Serbia is represented by two research teams: a team from the Mathematical Institute of the Serbian Academy of Sciences and Arts and a team from the Faculty of Mechanical Engineering, University of Belgrade. Both of the teams are involved in the activities of the Working Group 1 (Design, Optimisation and Integration), led by Prof Chiara Bisagni, Delft University of Technology, Faculty of Aerospace Engineering, Netherlands.

Working Group (WG) 1: Design, Optimisation and Integration
This group encompasses industrial aerospace design engineers and experts, mathematicians, computer scientists and optimisers with the objective to analyse the requirements for integrating SHM systems at the inception of an aerospace design. A significant challenge for this group is to ensure that specific aerospace requirements are communicated effectively and efficiently to the SHM system designers.

Four main tasks are defined in this WG delivering definitions of working environment and geometric constraints and required information to feed into maintenance and safety management protocols:
T1.1: Increase industry participation through promotion and dissemination at trade shows, utilising existing participant contacts and the establishment of a social network ODIN group;
T1.2: Establish design criteria, based on industry requirements for a representative wing structure element. This will include geometry, loading, temperature etc. These criteria will be disseminated widely to increase network/WG1 participation. The data can then be used as the starting point, at first, for optimisation due to loading and subsequently for an SHM system;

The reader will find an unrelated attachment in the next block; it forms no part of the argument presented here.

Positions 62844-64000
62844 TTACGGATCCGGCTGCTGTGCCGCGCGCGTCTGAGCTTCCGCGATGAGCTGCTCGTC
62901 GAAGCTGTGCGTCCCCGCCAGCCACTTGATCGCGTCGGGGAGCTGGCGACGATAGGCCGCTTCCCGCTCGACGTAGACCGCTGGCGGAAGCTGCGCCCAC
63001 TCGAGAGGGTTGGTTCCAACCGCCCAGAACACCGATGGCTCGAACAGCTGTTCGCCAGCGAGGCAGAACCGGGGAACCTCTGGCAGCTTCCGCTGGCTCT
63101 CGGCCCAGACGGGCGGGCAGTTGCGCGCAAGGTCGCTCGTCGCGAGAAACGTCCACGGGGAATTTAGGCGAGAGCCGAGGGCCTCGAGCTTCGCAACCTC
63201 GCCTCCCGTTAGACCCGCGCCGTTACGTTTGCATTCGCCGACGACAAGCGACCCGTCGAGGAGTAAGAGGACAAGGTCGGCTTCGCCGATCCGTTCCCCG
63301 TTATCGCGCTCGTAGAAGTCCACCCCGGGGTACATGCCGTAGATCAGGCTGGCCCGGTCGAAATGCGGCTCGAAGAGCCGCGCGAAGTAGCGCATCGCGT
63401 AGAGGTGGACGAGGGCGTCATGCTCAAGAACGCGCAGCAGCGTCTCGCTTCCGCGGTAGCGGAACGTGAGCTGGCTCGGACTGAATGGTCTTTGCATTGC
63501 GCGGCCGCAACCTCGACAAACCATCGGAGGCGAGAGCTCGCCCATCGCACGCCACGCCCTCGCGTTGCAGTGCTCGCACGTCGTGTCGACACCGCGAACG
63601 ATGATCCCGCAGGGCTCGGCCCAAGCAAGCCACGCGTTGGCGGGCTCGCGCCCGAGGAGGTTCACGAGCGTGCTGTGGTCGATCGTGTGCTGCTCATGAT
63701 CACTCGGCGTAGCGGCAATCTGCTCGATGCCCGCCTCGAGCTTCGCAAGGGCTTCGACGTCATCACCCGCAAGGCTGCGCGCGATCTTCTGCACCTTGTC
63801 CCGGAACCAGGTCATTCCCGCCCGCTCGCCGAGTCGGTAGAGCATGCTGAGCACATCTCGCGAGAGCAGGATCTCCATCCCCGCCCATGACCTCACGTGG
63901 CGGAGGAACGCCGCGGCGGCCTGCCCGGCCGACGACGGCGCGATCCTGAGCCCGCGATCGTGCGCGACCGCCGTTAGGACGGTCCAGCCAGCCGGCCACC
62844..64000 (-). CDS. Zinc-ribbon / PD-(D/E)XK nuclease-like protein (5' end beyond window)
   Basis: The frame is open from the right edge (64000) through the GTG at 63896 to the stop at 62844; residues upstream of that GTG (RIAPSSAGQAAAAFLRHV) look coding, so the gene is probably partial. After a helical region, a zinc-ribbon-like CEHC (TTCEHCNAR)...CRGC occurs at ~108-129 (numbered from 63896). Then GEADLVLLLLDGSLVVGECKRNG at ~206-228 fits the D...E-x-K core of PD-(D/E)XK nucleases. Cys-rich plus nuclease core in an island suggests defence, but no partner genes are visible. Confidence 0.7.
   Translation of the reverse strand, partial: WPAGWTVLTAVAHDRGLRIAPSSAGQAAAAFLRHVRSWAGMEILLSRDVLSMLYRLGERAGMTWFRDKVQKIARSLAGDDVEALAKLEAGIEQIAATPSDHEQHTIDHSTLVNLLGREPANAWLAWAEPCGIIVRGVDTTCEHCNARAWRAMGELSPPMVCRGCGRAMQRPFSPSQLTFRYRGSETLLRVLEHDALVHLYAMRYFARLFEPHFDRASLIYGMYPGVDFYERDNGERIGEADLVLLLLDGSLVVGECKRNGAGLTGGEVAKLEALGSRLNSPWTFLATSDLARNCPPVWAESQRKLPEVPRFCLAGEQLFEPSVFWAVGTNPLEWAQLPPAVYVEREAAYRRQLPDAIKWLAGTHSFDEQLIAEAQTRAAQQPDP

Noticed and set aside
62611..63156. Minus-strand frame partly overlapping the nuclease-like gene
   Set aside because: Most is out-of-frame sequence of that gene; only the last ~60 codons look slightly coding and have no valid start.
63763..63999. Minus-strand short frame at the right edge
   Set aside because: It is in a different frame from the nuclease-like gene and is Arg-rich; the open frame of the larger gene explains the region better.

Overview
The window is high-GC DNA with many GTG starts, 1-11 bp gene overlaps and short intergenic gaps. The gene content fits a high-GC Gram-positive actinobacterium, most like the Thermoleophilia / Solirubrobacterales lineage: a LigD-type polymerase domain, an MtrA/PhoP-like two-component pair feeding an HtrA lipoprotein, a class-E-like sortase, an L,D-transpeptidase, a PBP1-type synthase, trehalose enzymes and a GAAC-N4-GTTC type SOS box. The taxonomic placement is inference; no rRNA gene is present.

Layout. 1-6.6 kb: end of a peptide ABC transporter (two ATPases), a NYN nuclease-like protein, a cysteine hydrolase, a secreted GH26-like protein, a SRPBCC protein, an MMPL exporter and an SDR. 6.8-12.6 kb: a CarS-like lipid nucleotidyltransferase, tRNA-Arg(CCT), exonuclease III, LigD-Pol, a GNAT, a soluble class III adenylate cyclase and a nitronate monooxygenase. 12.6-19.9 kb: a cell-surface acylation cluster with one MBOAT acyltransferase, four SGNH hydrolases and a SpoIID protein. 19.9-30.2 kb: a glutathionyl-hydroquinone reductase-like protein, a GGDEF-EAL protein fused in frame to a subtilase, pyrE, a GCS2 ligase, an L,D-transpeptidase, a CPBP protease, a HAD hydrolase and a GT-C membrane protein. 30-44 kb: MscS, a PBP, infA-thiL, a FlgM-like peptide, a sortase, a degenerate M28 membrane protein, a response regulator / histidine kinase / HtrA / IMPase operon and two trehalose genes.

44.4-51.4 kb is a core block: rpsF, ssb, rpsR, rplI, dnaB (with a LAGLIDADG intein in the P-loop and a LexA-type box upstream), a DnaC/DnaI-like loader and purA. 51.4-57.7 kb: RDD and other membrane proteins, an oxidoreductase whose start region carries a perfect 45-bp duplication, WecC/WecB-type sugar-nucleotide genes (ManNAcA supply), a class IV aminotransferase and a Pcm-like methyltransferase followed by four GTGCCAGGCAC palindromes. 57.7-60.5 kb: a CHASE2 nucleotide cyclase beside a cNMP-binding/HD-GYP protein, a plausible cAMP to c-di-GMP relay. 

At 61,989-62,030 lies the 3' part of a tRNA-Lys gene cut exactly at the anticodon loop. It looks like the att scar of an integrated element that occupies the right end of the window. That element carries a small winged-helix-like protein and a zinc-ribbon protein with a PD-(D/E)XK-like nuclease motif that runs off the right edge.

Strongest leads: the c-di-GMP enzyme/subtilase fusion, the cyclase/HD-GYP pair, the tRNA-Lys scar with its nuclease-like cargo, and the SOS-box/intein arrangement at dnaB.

T1.3: Development of optimisation strategies and guidelines for systems and structures and design of demonstrator wing section;
T1.4: Dissemination of work group findings, including industry guidelines through conference, trade shows, workshops and industrial seminars.
The research group from the Mathematical Institute of the Serbian Academy of Sciences and Arts, led by Dr Ivana Atanasovska as Management Committee Member, is very actively involved in the analysis of the representative wing structure element. The analysis is performed using Software for Finite Element Analysis – ANSYS 2019 R3 Academic Research Mechanical.

Gallery

The required interconnectivity of the Action highlighting the required disciplines
(Source: http://odin-cost.com/)

Second ODIN Management Committee Meeting, Athens, February 2020 (Courtesy of Ivana Atanasovska)

Normal tensile stresses at the representative wing structure - Contour plot of deformed structure magnified 30x (Unpublished research results of Ivana Atanasovska and Milica Milić)

Shear stresses at the wing structure’s composite plates - Contour plot of deformed structure magnified 30x and zoomed detail displays stresses by material layers (Unpublished research results of Ivana Atanasovska and Milica Milić)